Fusarium - The Invisible Marijuana Plant Killer

fusarium marijuana

Fusarium is a fungus claiming its home in the soil, where it wreaks havoc on root systems. The US government has declared a 'war on drugs' with regard to Fusarium and its devastating effect on cannabis and coca crops in an effort to eradicate the plants from contributing to the illegal drug culture. That ought to give you a pretty good idea of its propensity to annihilation!

In cannabis, Fusarium can cause Fusarium wilt or Fusarium root rot, depending on the species. Hydroponic grow rooms are not in any real danger of Fusarium damage due to the lack of soil used in cultivation. Fusarium is most prevalent in warm tropical climates.

Fusarium is a genus of fungi abundantly present in soils and normally poses no threat to plants other than those ingested or consumed by humans, meaning edible or inhalable crops. This is where the danger enters into the world of cannabis growers; an entire crop can be wiped out.

Fusarium can remain dormant in soil for years and is nearly impossible to detect. Fusarium cells are spread via running water and farm equipment or other garden tools. They come to life when they detect a host plant. Marijuana happens to be a plant that can trigger the onslaught of years of repressed energy.

Fusarium damage is first evidenced by its affect on leaves and stems in the form of small dark spots on the leaves closest to the soil. They rapidly turn yellow-brown, leaf tips curl upward and the wilting damage is set in motion. Leaves will decline but not drop. Stems collapse. This is called Fusarium wilt and is a signal that the blight Fusarium causes has already begun.

Fusarium root rot turns the roots reddish in color. You won't know the damage is being done until you see the red color creeping up the stem. It will swell and may split open, inviting other damaging insects and disease. The plant then begins to wilt, collapses and the devastating fungus continues its dastardly deed further up the stalk.

Fusarium clogs the plants' xylem vessels, debilitating its ability to receive water and nutrients. This causes the inevitable total decline of the plant. Infected debris should be removed immediately and destroyed. If allowed to decompose in the soil or added to the compost pile, you have just facilitated total annihilation of future crops.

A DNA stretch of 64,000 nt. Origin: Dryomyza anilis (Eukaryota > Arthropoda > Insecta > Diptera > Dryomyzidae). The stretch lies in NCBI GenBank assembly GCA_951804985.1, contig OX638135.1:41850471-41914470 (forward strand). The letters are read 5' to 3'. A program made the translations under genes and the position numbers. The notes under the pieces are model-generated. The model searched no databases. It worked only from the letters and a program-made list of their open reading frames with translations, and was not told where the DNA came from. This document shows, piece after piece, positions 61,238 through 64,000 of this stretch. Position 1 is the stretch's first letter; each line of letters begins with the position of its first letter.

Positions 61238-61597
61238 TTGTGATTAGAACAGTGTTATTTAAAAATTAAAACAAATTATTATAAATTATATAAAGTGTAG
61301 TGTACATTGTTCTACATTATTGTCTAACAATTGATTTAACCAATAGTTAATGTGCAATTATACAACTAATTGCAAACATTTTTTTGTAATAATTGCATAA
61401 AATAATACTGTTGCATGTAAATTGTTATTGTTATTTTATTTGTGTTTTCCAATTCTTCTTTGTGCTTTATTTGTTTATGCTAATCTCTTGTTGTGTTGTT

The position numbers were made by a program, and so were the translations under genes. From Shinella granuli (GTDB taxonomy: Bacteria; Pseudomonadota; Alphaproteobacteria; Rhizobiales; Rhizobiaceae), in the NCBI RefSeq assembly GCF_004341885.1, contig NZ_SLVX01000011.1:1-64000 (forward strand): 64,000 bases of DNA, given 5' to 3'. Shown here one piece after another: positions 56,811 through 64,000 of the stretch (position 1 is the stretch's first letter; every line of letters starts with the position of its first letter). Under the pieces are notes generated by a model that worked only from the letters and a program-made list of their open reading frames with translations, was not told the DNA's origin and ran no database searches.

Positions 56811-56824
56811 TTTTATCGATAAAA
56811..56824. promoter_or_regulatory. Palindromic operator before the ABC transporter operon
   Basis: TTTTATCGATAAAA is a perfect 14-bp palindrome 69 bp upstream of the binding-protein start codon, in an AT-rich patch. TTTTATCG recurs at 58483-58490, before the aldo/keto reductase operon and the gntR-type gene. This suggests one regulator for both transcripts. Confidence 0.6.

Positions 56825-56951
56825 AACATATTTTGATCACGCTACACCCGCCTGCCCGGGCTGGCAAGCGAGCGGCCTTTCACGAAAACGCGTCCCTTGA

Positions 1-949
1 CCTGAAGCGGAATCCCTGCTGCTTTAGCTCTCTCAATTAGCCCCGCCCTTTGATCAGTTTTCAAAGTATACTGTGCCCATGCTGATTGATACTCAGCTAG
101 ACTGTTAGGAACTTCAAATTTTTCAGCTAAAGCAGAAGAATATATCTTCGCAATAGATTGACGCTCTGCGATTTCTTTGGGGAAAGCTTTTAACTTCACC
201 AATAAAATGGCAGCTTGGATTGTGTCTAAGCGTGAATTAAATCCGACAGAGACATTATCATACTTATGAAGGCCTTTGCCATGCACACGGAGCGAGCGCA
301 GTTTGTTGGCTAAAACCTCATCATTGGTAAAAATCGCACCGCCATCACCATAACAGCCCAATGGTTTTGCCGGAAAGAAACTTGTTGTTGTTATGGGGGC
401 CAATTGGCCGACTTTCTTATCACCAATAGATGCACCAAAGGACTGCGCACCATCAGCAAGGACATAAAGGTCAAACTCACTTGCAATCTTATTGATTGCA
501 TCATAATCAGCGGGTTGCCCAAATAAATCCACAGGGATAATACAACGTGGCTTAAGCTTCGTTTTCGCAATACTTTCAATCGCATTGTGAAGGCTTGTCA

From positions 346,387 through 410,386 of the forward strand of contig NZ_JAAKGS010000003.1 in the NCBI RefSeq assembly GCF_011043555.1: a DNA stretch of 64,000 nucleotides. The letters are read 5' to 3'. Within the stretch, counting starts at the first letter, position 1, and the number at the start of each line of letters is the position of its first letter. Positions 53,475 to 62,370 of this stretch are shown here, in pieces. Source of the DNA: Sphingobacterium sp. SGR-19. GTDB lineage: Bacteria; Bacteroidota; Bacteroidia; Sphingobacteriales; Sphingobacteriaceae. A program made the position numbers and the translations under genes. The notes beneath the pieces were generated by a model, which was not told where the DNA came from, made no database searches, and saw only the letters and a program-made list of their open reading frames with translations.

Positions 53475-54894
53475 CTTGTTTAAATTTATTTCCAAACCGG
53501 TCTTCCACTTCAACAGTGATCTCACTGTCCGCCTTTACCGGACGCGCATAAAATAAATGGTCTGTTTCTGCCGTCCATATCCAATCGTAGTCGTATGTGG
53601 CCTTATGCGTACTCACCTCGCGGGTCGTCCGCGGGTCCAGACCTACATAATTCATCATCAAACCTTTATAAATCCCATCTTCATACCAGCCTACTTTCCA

By now you are aware of the devastation the Fusarium fungus causes to your cannabis plants. As formidable as it is, is prevention and control possible? The answer is yes and no. Don't you just hate that? No matter, we must tell the truth, the whole truth and nothing but the truth when it comes to this selective killer.

Growing marijuana outdoors is hit or miss given the nature of this very patient but aggressive killer. If your crop has been missed, throw a party! However, it you've been hit, you have four choices: 1) start a new crop in a completely different location; 2) create a grow room indoors; 3) grow your weed in containers where you can control the soil, or 4) find a different means of making a living. Want to know more about growing marijuana? Get a free guide about growing marijuana at this link here.

The contaminated grow site can still be utilized for any non-food bearing plants, so all is not lost. However, any seeds produced in the infected site will spread the disease wherever you plant them; trash everything coming out of an infected site.

It is good practice to rotate your crops even if you don't experience damage from the Fusarium fungus. Just because it didn't hit this time around doesn't mean it won't attack in the future. By the soil becoming accustomed to cannabis, you're laying a breeding ground for infiltration and annihilation.

That's the bad news. Now for the good news (yes there is always good news!).

If you live in a region with clay soil, you have an advantage. Clay soils contain natural fungus suppressing properties due to a higher pH level. By the same token, loamy soils often harbor microbes that suppress Fusarium when a variety of healthy plants are interspersed with Mary Jane.

Additionally, and this can't be stressed enough, properly aged compost incorporated into the planting site contains microbes and other critters that attack and/or restrict the growth of harmful fungi. Sterilize all gardening tools after each use to avoid spreading spores, pests and any other detriments to a healthy marijuana (any) crop. For a great anti-mold and disease spray, check out the products at this link here.

If you order marijuana seeds from my webshop and you get problems with pests or diseases, I'm here to help you. There are guides about plant care where all pests/diseases are discussed and you can contact me by mail.

Source: ILoveGrowingMarijuana.Com